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Climate change advisor 'in favour' of fracking
Fracking has been given the thumbs up by the Government's top climate change advisor, potentially paving the way for the controversial drilling technique in Sussex.
Lord Deben, head of the government's official advisory board on climate change, dismissed environmental concerns and urged ministers to press ahead with fracking.
He argued exploiting underground shale gas reserves could give the country a secure source of energy without damaging the environment.
Environmentalists say fracking, which involves pumping water and chemicals deep underground to fracture rock and release gas, could contaminate water and increase carbon emissions.
The high-level intervention was made after Celtique Energie submitted an application to drill 3km into South Downs National Park to explore for oil, gas and shale.
The firm has a second drilling application pending in Wisborough Green and a third approved near Broadford Bridge.
Meanwhile Cuadrilla carried out exploratory drilling in Balcombe over the summer and has applied to complete further testing at the rural site.
Lord Debben said: “It just isn't true that fracking is going to destroy the environment and the world is going to come to an end if you frack. And yet to listen to some people on the green end, that's what they say.
“I'm in favour of it. The carbon budgets have already assumed that we are going to use gas well on through the 2020s and into the 30s.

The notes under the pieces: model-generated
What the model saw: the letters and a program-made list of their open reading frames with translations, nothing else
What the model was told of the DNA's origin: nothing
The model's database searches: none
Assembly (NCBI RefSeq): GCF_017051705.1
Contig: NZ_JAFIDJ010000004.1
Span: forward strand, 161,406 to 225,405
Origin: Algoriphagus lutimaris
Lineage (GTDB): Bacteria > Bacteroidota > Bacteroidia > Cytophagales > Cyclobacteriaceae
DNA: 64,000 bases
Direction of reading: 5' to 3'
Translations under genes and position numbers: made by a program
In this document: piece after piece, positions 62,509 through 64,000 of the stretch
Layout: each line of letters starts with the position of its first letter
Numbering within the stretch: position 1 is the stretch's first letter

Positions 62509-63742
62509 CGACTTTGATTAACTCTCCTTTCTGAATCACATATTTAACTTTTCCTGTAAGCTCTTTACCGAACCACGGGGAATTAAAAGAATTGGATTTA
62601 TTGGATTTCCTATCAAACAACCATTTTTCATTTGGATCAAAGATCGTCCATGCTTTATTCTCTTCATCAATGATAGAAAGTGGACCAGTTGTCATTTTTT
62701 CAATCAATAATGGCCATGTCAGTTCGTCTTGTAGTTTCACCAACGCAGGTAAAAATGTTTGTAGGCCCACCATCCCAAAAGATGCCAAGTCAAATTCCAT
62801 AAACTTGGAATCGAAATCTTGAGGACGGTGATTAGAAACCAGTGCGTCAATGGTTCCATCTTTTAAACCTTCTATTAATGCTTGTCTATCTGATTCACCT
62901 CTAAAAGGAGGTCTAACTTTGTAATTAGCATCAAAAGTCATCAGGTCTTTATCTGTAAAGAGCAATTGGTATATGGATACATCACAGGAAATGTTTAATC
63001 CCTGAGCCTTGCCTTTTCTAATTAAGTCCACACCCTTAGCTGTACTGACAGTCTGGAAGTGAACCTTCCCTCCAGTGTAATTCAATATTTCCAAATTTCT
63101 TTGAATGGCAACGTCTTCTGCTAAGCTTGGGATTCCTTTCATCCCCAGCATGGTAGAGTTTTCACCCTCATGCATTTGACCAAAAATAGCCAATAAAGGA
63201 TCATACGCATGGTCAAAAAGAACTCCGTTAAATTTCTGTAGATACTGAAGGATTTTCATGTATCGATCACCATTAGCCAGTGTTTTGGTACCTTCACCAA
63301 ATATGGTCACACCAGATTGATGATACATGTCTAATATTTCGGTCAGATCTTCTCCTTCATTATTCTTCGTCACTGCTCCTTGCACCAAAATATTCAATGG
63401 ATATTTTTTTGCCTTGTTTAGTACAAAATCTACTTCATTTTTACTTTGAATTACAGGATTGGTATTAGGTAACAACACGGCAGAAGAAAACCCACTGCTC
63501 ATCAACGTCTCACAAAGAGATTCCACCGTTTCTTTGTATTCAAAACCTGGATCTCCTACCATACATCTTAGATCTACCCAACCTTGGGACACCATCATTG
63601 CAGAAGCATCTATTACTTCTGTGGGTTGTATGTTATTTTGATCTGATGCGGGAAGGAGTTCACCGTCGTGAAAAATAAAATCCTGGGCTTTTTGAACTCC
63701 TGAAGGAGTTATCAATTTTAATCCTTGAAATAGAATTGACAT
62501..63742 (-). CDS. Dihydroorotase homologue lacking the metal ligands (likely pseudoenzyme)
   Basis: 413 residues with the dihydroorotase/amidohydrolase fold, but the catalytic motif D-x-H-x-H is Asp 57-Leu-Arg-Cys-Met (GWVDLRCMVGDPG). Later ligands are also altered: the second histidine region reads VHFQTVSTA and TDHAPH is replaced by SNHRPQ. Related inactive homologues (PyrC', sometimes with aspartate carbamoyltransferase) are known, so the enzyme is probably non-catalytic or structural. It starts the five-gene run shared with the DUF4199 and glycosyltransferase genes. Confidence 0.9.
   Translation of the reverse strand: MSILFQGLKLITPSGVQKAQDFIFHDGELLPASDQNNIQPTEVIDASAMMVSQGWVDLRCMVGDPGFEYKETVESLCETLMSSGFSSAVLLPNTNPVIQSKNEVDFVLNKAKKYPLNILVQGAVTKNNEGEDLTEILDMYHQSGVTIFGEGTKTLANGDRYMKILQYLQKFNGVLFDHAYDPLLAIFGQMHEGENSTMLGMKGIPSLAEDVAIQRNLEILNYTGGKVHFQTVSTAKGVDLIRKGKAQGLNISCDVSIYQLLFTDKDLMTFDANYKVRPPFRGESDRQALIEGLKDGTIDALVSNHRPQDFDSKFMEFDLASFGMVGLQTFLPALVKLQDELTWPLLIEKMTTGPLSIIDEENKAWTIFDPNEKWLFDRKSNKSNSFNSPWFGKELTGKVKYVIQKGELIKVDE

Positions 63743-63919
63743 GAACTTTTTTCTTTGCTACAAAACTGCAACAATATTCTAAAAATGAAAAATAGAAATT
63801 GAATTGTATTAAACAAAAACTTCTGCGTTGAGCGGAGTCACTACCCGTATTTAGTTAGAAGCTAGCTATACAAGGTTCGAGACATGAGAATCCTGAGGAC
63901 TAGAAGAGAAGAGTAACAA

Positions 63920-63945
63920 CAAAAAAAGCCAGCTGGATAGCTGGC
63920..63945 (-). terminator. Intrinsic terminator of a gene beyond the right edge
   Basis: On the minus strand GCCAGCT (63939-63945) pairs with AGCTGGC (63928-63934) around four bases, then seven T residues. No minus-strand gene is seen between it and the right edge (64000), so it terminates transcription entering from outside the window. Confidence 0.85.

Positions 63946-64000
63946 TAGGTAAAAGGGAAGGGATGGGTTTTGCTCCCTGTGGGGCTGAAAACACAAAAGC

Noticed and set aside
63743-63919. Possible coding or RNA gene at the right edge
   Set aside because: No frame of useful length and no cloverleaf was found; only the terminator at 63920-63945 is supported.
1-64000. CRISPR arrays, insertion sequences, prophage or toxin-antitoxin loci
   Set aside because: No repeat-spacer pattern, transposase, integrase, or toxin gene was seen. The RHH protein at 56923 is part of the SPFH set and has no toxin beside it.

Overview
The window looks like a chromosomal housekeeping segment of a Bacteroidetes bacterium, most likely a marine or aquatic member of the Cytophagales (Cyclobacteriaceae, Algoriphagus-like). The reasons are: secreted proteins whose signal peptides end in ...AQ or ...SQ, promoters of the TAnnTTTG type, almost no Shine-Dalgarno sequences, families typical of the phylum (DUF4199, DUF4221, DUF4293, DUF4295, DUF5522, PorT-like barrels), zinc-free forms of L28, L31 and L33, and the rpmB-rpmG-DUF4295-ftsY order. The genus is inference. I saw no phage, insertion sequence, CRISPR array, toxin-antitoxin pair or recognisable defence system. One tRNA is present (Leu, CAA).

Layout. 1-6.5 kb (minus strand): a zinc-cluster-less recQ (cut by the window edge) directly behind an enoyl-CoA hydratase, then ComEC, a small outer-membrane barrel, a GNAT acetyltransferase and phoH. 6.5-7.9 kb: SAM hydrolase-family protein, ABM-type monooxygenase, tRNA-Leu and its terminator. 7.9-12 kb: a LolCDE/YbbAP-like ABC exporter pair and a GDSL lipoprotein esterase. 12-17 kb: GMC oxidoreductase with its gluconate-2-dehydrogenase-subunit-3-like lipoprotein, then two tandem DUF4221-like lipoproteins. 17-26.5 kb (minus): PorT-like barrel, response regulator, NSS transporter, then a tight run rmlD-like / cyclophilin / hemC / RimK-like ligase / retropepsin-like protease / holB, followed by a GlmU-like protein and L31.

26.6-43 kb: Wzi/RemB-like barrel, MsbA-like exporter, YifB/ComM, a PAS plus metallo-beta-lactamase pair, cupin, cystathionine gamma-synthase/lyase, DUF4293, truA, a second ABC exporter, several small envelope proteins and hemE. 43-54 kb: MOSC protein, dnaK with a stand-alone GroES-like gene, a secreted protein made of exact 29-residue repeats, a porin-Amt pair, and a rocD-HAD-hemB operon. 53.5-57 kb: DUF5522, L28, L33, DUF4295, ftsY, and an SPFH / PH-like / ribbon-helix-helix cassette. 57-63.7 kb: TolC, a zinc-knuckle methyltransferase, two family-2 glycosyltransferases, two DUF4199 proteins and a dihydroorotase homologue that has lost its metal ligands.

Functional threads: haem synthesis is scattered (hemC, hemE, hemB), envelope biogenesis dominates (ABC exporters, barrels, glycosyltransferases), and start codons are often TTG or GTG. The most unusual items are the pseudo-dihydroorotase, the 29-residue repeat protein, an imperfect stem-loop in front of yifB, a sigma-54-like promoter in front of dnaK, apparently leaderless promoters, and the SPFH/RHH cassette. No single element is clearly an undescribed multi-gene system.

“There will be a need for gas (and) much better to have it from us and as soon as we can because I do genuinely think people ought to be worried about the security of our energy supplies.”
Chancellor George Osborne announced tax breaks to encourage investment in shale gas.
However Max Alderton of Keep Kirdford and Wisborough Green, argued fracking would harm the environment.
He said: “He's a Conservative member of the Government so he's biased and his opinion isn't valid.
“Of course fracking would cause environmental damage. If you have drilling sites every three miles across the countryside there's going to be huge environmental damage.”
Helz Cuppleditch, of Frack Free Arun, added: “West Sussex is heavily populated so we're not going to be able to just ignore fracking.
“It's not going to take place in a remote corner; this is going to impact on everyone in the county.”
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